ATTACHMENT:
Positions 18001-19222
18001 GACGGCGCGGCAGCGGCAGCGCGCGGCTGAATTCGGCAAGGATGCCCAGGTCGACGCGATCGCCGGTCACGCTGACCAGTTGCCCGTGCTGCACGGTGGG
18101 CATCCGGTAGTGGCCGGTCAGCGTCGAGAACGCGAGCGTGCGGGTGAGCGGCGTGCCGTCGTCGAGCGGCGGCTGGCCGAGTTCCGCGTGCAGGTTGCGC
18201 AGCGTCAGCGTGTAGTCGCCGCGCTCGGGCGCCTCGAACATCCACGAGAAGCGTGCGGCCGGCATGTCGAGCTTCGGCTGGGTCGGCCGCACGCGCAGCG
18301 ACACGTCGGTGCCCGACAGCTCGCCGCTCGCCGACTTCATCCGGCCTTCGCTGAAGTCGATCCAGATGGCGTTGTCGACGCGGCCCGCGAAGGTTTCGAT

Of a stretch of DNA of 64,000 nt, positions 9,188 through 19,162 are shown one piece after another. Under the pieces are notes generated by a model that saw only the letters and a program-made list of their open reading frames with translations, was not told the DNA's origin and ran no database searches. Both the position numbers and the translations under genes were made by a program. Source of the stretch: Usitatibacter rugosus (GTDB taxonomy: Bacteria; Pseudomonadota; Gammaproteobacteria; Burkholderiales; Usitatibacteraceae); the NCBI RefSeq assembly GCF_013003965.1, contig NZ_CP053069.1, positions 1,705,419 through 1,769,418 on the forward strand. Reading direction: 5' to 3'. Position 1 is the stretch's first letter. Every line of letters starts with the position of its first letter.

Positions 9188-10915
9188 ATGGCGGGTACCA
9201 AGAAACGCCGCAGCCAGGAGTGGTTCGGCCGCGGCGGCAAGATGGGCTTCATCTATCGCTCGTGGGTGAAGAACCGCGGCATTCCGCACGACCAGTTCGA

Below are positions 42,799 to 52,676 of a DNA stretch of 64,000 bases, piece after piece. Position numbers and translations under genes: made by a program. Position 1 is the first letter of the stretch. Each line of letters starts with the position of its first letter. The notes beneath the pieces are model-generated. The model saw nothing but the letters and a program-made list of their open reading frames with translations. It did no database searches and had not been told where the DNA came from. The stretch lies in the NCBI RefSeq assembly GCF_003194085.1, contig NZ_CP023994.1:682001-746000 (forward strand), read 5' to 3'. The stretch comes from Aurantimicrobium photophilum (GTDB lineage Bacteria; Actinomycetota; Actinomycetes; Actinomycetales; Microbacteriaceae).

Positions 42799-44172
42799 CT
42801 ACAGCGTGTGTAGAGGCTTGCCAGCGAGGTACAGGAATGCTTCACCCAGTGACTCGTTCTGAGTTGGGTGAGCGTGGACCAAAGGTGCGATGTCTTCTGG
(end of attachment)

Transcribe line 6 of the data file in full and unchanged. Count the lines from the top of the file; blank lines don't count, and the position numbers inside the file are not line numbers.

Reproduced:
Of a stretch of DNA of 64,000 nt, positions 9,188 through 19,162 are shown one piece after another. Under the pieces are notes generated by a model that saw only the letters and a program-made list of their open reading frames with translations, was not told the DNA's origin and ran no database searches. Both the position numbers and the translations under genes were made by a program. Source of the stretch: Usitatibacter rugosus (GTDB taxonomy: Bacteria; Pseudomonadota; Gammaproteobacteria; Burkholderiales; Usitatibacteraceae); the NCBI RefSeq assembly GCF_013003965.1, contig NZ_CP053069.1, positions 1,705,419 through 1,769,418 on the forward strand. Reading direction: 5' to 3'. Position 1 is the stretch's first letter. Every line of letters starts with the position of its first letter.